We frequently receive requests from educational organizations wanting to partner with Yaskawa Motoman. One of the most requested needs and discussions is how to inspire students to take interest in a robotics/STEM career path. “Where are the robotics jobs?” “What are the skills needed?” “How do we recruit and engage the students?” The answer is twofold. The first is to investigate the potential for a workforce development relationship between each educational institution and its surrounding industrial marketplace. The second is to identify the best STEM robotics solution to align with the skill and certification/degree requirements the educational institution and industry are looking for.
What Does the STEM/Robotics Career Path Look Like Today?
K-16 STEM robotic education (curriculum, degrees and certification) is growing, as is STEM funding and the need for robotics skills in the manufacturing sector. According to the latest STEMconnector® study, 25 percent of all high school students are interested in STEM nationally and the growing demand will reach 8.65 million U.S. STEM jobs in the workforce by 2018.1 Yet the manufacturing sector faces a shortage of 600,000 STEM-skilled jobs, in spite of current economic conditions. In the robotics industry, a total of 22,591 robots valued at $1.39 billion were shipped to companies in North America in 2013, beating the previous record of 20,328 robots valued at $1.29 billion shipped in 2012.2
The Academic Life of a K-16 Robotics Student
In K-12 education, students are exposed to robotics as part of their STEM curriculum. Typically, early STEM instruction consists of robotics-aligned curriculum, including the history of robotics, basic robotic programming, design and building educational robot kits like VEX® and LEGO® products. In high school, career tech and post-secondary education, students learn in a “real-life” setting with industrial robotics classrooms or labs that blend traditional academic robotics curriculum with industry-recognized certification and technology.
Career Options in Robotics
Students most commonly enter the workforce as robotics technicians and robotics engineers. However, there are many other job opportunities, such as: application engineer, manufacturing assembly, programmer, quality control, software developer, support specialists and trainers.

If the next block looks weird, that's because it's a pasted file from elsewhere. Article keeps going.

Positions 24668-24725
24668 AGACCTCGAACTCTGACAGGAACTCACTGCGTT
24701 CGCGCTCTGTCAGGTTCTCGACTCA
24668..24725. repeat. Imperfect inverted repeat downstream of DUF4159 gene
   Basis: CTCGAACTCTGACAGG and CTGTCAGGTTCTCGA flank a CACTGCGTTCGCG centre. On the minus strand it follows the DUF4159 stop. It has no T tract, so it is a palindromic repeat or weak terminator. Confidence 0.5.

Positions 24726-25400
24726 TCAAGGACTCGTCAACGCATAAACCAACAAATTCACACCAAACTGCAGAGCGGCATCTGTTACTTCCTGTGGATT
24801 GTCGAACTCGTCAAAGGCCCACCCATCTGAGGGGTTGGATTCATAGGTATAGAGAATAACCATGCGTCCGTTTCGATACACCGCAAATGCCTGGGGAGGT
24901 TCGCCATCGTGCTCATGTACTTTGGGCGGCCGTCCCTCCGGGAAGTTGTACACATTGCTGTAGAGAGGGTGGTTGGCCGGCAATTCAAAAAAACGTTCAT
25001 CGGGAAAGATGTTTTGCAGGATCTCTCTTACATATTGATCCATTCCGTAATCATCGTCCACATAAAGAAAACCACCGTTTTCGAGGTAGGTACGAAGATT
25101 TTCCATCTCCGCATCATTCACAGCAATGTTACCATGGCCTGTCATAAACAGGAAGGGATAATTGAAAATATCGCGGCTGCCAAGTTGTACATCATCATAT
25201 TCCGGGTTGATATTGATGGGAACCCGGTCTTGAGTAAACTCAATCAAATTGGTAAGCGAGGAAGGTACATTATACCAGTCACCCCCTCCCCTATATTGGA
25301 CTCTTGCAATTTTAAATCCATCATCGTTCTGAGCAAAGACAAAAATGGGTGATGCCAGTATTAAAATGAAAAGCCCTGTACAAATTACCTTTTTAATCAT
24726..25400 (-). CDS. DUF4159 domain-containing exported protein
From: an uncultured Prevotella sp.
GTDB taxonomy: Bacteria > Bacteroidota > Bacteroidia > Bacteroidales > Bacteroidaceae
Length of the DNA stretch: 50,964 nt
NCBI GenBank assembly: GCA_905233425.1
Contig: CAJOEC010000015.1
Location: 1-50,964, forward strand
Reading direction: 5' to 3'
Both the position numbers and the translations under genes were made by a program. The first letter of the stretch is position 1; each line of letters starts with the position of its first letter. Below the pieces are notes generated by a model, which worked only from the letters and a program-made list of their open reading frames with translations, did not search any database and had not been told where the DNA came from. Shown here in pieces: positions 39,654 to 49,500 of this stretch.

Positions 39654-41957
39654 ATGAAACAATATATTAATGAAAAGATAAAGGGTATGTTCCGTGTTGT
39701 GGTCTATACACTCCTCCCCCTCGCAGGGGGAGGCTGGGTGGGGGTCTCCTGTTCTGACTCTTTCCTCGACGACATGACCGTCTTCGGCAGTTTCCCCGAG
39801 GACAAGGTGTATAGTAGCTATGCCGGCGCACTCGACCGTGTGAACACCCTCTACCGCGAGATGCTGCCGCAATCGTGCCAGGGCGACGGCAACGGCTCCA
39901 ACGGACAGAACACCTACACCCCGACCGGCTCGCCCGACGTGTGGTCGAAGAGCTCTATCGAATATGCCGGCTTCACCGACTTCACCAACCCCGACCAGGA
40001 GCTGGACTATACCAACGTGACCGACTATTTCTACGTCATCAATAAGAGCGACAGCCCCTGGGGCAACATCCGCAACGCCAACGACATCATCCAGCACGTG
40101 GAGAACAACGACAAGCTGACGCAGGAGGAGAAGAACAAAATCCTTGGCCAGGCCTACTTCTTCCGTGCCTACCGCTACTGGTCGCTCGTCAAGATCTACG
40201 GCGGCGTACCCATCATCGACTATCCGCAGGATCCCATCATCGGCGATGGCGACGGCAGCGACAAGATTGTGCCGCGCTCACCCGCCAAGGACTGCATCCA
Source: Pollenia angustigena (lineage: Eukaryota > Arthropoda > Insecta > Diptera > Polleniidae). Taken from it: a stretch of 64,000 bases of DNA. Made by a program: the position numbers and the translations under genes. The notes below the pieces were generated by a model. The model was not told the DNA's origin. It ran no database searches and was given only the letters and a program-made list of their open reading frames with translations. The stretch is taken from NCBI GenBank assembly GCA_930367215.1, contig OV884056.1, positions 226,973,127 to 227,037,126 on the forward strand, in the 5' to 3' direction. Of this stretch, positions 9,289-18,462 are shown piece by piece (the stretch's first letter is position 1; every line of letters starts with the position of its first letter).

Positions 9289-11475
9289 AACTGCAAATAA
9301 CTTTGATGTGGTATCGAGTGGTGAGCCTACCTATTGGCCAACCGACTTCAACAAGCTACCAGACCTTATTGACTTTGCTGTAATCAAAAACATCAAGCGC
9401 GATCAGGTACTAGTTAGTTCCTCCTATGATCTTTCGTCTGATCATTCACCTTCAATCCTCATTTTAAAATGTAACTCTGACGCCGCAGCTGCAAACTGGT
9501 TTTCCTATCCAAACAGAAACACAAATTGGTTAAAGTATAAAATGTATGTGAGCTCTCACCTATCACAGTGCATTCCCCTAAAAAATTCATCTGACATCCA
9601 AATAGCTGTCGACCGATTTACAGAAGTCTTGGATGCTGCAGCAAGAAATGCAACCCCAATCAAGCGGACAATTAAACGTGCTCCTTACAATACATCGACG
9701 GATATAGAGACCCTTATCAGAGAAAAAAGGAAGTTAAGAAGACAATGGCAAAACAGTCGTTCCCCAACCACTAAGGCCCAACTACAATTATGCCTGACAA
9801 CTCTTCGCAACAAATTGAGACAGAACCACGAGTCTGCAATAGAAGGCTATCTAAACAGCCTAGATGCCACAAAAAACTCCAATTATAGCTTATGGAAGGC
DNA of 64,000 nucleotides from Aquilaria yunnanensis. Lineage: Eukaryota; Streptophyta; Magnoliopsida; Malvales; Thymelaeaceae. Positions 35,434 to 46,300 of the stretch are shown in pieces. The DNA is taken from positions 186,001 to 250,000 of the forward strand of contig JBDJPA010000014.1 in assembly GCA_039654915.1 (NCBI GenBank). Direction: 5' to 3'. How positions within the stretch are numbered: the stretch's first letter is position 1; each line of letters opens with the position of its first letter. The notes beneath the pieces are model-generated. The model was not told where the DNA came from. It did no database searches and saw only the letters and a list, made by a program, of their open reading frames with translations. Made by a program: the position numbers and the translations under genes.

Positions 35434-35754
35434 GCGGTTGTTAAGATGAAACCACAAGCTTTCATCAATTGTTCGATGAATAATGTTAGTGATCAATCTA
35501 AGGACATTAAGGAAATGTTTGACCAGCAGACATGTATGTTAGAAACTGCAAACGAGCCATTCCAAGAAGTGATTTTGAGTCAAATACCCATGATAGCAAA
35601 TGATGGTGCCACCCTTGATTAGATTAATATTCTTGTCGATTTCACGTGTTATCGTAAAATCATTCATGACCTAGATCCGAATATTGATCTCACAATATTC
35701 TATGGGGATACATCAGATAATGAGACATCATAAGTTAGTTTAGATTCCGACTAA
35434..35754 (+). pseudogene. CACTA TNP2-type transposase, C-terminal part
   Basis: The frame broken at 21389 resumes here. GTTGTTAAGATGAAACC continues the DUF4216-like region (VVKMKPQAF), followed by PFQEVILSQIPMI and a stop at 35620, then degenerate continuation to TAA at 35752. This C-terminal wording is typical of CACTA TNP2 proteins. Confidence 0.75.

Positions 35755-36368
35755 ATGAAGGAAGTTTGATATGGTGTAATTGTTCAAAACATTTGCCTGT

The differences between robotics careers are based on the level of education. Robotics technicians usually earn a two-year associate degree, while robotics engineers need at least a bachelor's degree. Students often move on to graduate studies and professional engineering certification. Students can also participate in co-op and internship programs that provide on-the-job training, along with classroom instruction. For a much more comprehensive account of STEM careers, read the Brooking Institute’s report, Still Searching: Job Vacancies and STEM Skills3.
Robotics Job Duties and Expected Salaries
Robotics engineers, technicians and specialists typically work in a collaborative environment and are responsible for operating robots as well as researching, designing, creating, testing and troubleshooting problems.
Robotics engineers and technicians can often be found working in the electrical and electronics engineering fields. According to the U.S. Bureau of Labor Statistics4, here’s a sampling of what we’ve found for a robotics technician:
Yaskawa Motoman is encouraged by the enthusiasm and interest we receive regarding career paths from our industrial partners and educational customers. There is a huge opportunity for students to pursue successful STEM careers. Hundreds of STEM degree programs, degrees and certifications are available. Manufacturing is looking to increase workforce development partnerships with education as the solution to fill their needs. Pursuing an educational career path of STEM education has enormous value and impact for not only a student’s career but also the U.S.
By Bob Graff, Senior Sales Manager, Education Market